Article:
What Is The Connection Between Hemorrhoids And Gas Buildup?

When blood vessels in and around the anus become inflamed, swollen tissues called piles or “hemorrhoids” result.

Hemorrhoids are actually a normal part of physiology. They assist in closing the anal canal and contribute to up to 20% of the anus's resting pressure. They are also believed to somehow differentiate between stool, liquid, and gas.

This raises numerous questions about passing gas with hemorrhoids. Can hemorrhoids cause gas buildup? Do hemorrhoids make you fart?

Depending on their severity, passing gas with hemorrhoids can be difficult — we'll cover the relationship between the two and whether hemorrhoids cause gas, either directly or indirectly.

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Can hemorrhoids cause excessive gas?

Hemorrhoids can create a feeling of increased pressure in the anus, prompting people with hemorrhoids to ask, do hemorrhoids make you fart? Because inflamed hemorrhoids often alter bowel activity, they can lead to abdominal bloating and gas. This is particularly possible with internal hemorrhoids, which can physically obstruct bowel movements. It can also cause pain, which makes it difficult to pass stool and release gas.

Currently, there is no evidence that hemorrhoids themselves cause or directly create a gas — but as we'll explain, it can indirectly cause gas to build up and complicate how it is released, especially with painful hemorrhoid symptoms.

Do hemorrhoids make it hard to pass gas?

Swollen hemorrhoids create potentially severe pain in and around the anus. They become sensitive, and relieving pressure can increase that pain.

At the same time, regularly relieving oneself is necessary to handle swollen hemorrhoids. Failure to do so can worsen constipation — and constipation can increase gas buildup.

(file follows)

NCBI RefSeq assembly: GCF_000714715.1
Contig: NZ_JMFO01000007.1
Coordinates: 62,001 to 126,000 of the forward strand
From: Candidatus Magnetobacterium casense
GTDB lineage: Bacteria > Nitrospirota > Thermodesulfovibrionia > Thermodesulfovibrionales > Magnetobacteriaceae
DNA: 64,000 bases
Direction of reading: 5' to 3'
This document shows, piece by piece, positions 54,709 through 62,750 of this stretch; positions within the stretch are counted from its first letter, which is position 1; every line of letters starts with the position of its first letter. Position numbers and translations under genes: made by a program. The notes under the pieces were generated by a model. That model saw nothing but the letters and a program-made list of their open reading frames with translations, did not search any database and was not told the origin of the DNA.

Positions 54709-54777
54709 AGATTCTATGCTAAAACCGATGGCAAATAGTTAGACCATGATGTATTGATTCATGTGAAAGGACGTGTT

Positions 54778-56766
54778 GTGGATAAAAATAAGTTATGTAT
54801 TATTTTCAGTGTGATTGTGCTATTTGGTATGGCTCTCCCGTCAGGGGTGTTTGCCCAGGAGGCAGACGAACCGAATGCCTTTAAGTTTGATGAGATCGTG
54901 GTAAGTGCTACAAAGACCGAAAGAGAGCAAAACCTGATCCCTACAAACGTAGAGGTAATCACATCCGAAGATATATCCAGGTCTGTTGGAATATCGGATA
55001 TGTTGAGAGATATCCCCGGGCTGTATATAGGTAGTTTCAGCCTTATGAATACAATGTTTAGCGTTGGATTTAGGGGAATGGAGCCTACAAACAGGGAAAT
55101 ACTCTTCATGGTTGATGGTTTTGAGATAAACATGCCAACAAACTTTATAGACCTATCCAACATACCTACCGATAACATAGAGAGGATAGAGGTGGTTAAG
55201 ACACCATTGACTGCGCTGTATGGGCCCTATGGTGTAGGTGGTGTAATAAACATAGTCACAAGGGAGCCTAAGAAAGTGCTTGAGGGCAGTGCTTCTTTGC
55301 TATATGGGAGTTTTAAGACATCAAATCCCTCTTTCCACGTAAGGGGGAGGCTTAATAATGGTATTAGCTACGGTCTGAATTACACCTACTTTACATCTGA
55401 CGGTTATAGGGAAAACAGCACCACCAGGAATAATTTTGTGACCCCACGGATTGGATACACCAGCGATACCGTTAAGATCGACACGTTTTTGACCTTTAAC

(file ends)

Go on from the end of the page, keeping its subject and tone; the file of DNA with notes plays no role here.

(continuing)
The cross purposes between trying to minimize hemorrhoid pain and regularly relieving oneself can leave those experiencing both swollen hemorrhoids and excessive gas simultaneously in a difficult position.

What helps relieve gas from hemorrhoids?

The main cause of excessive gas is an improper balance of soluble and insoluble fiber, which affects stool and digestive processes and can create bacterial overgrowth. Whether bacterial overgrowth is causing gas can be determined by a breath test.

Bacteria located in the colon are there to digest food — but when the stool fails to pass through the body, the bacteria continue digesting it, which creates a buildup of gas.

The best way to relieve abdominal gas depends heavily on the individual experiencing it and the factors influencing their digestive health.

How to avoid gas buildup with hemorrhoids?

As mentioned, relieving oneself whenever necessary and not delaying bowel movements is important both for the relief of painful hemorrhoids and excessive gas. Methods for reducing gas include lifestyle changes, such as avoiding gum and refraining from talking while eating and drinking. Diet itself is also a major factor.

Diet to reduce gas

Some people experience gas differently, and everyone's microbiome is different. The National Institute of Health recommends limiting certain types of carbohydrates that don't fully digest. Once these kinds of carbohydrates reach the large intestine, they require much more bacterial activity to fully digest food and turn it into the stool.

These foods include:

  • High fructose corn syrup

  • Candy and gum — especially those containing sorbitol, erythritol, and other sweeteners ending in "-ol"

  • Dairy products

  • Legumes

  • Whole grains

  • Cruciferous vegetables

The NIH also suggests trying a FODMAP diet, which helps zero in on those particular carbohydrates that are hardest to digest for the individual. They also stress the importance of ruling out other potential causes of gas, such as celiac disease, irritable bowel syndrome, and dietary allergens.

In addition to altering diet, it can help to simply sit and eat more slowly rather than "eating on the run."

Other causes of abdominal gas buildup

Discomfort caused by gas can also be caused by other factors and conditions, including smoking, acid reflux, and intestinal obstructions.

Certain cancers are sometimes associated with intestinal obstructions. In particular, colon and rectal cancer can cause gas and anal bleeding. Because these conditions are more serious and have similar symptoms to hemorrhoid issues, care should be taken not to mistake hemorrhoids for cancer and vice versa.

Other symptoms caused by hemorrhoids

Aside from possible pain and swelling, symptoms of swollen hemorrhoids include itching and small amounts of bright red blood in the stool. Larger amounts of blood — more than several drops — could indicate other, more concerning issues.

Note that hemorrhoids can occur externally, on or around the anus, or internally, in the anal canal. If internal hemorrhoids continue to swell, they could be pushed out, especially through excess strain.